The number of endangered species in Canada is growing. Five new animal species and five types of plants were declared endangered in November by a committee of wildlife experts.
Beluga whales from the St. Lawrence Estuary, Atlantic Gaspésie caribou, Townsend’s moles, as well as a species of butterfly and a snail are the latest animals to become endangered in Canada.
Another species – the Eastern box turtle – was declared to be extirpated. (Extirpated means a species is no longer found within a particular region, but it still exists in other areas.)
The Committee on the Status of Endangered Wildlife in Canada (COSEWIC) meets once a year to consider new species that might be “at risk” of becoming endangered, and to review species that have already been declared at risk.
They look at whether the population of a species is increasing or decreasing, and at how much of its natural habitat is left. If they think a species is in trouble, they ask the government to put it on a list called the Species at Risk Act (SARA) so it can be protected.
There are different levels of risk on the list. The lowest level is “special concern,” followed by threatened, endangered, extirpated and extinct.
Once a species is listed under SARA, it is against the law for people to harm or kill members of the species. It is also against the law to destroy the species’ “critical habitat.” Critical habitat is the area where a species lives and the physical features it needs in order to find food and shelter, and to breed and raise its young.
However, species recommended by COSEWIC are not automatically added to the SARA list. It is up to Canada’s Minister of the Environment and the federal government to decide if a species should be declared officially at risk.
Some people feel it takes the government too long to decide. Since 2011, 67 species have been recommended for the list, but the government has not made a decision about any of them yet. Some species are never added to the list because it would be too expensive to protect their habitats.
A group of Canadian scientists recently studied whether or not SARA is helping to protect wildlife. They looked at 369 species of animals that have been on the SARA list for 10 years or more.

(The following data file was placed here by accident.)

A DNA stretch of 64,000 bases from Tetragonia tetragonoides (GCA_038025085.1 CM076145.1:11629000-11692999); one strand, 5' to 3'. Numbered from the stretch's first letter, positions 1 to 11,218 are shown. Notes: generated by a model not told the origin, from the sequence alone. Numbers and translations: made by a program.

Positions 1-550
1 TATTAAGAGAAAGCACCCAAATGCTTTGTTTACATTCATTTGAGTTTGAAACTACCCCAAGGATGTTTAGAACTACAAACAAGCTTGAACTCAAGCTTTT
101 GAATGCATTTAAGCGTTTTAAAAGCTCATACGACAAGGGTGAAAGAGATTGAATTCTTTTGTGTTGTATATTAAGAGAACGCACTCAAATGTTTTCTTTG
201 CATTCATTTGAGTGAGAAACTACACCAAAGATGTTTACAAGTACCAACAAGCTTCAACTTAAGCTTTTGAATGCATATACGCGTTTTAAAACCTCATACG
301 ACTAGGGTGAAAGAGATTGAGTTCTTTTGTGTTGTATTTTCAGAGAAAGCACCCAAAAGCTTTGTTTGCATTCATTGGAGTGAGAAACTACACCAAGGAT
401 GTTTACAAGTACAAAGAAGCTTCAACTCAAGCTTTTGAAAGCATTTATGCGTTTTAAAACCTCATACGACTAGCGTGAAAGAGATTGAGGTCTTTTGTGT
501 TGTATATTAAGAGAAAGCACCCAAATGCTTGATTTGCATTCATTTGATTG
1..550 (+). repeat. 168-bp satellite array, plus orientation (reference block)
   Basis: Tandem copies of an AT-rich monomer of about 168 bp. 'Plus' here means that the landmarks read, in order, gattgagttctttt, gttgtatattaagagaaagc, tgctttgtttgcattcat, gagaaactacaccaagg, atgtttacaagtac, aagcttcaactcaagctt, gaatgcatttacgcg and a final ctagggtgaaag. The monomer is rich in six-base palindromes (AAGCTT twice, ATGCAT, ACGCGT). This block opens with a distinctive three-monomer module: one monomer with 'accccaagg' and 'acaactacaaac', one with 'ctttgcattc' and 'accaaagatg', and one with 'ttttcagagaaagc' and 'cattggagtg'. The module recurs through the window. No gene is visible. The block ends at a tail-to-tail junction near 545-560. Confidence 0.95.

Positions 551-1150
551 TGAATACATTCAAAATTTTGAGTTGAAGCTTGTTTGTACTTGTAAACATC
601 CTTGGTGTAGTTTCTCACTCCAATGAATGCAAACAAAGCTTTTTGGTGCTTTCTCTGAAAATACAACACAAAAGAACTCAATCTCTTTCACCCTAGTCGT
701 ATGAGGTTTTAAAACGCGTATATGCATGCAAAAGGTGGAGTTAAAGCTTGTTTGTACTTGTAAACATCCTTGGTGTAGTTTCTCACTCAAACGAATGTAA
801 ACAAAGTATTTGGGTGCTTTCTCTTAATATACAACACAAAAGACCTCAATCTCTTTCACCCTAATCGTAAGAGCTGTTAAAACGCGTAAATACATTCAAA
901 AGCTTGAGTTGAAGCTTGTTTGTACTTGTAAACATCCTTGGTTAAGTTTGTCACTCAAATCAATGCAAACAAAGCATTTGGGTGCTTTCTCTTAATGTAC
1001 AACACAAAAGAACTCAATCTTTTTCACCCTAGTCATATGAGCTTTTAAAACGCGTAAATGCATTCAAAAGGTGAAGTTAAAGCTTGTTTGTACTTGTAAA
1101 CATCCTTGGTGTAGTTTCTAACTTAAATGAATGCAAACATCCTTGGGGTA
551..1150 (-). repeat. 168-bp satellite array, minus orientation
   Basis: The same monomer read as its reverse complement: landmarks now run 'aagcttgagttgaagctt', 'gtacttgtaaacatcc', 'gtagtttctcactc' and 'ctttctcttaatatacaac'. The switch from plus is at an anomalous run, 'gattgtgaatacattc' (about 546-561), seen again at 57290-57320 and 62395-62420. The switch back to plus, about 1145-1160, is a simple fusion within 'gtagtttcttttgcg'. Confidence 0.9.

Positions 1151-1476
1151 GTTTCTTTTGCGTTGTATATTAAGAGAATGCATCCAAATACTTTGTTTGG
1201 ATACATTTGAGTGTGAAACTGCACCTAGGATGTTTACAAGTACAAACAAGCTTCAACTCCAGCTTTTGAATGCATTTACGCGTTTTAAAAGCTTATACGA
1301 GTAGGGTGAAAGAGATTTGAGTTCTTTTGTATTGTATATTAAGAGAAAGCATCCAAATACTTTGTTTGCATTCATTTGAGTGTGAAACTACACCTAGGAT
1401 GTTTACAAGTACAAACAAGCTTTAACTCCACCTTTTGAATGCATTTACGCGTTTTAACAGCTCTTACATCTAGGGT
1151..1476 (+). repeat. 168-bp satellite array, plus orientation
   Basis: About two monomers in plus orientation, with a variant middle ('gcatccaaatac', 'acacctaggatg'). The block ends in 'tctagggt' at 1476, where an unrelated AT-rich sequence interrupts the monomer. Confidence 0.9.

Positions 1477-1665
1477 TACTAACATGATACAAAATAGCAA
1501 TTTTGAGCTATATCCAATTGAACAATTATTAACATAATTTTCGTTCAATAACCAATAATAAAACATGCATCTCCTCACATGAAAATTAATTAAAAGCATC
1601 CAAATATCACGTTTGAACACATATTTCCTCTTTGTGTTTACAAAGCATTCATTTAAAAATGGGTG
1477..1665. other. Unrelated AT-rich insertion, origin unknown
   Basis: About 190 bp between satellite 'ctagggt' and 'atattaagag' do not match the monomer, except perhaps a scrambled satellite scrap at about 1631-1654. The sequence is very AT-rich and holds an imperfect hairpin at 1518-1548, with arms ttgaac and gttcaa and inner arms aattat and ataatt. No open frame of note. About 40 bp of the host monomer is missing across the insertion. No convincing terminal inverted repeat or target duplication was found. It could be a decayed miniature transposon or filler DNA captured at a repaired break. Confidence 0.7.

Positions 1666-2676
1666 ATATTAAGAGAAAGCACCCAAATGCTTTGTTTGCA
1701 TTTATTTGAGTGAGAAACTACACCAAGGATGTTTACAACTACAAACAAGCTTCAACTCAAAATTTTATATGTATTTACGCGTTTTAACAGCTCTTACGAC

They found that the level of risk had gotten worse for 115 species. Only 20 species had improved enough to be considered no longer at risk.
The scientists also found that critical habitat had been identified and protected for less than half of the species listed under SARA.
For example, COSEWIC identified the beluga whale as “threatened” 10 years ago. The whale’s critical habitat was identified two years ago, but the government has not taken action to protect it. Factors like industrial developments, pollution, toxic algal blooms and noise disturbance are all hurting the beluga whale’s habitat.
Loss of habitat is one of the leading causes of extinction. The scientists say the federal government needs to do more to identify and protect the habitats of species at risk.
By Kathleen Tilly
The article explains, “Loss of habitat is one of the leading causes of extinction.” Why do you think this is the case?
What could be some other causes of extinction?
Reading Prompt: Reading Unfamiliar Words
There are quite a few tricky terms in this article, but you can figure out what they mean if you read the article carefully. For instance, explain the following terms in your own words:
Junior and Intermediate
Predict the meaning of and rapidly solve unfamiliar words using different types of cues (OME, Reading: 3.2)
Language Feature: Using Commas in a List
When several items are listed in a sentence, a comma is added after each word or item. Find all of the sentences that include lists. Are commas used in this way? What other rules apply when writing a list?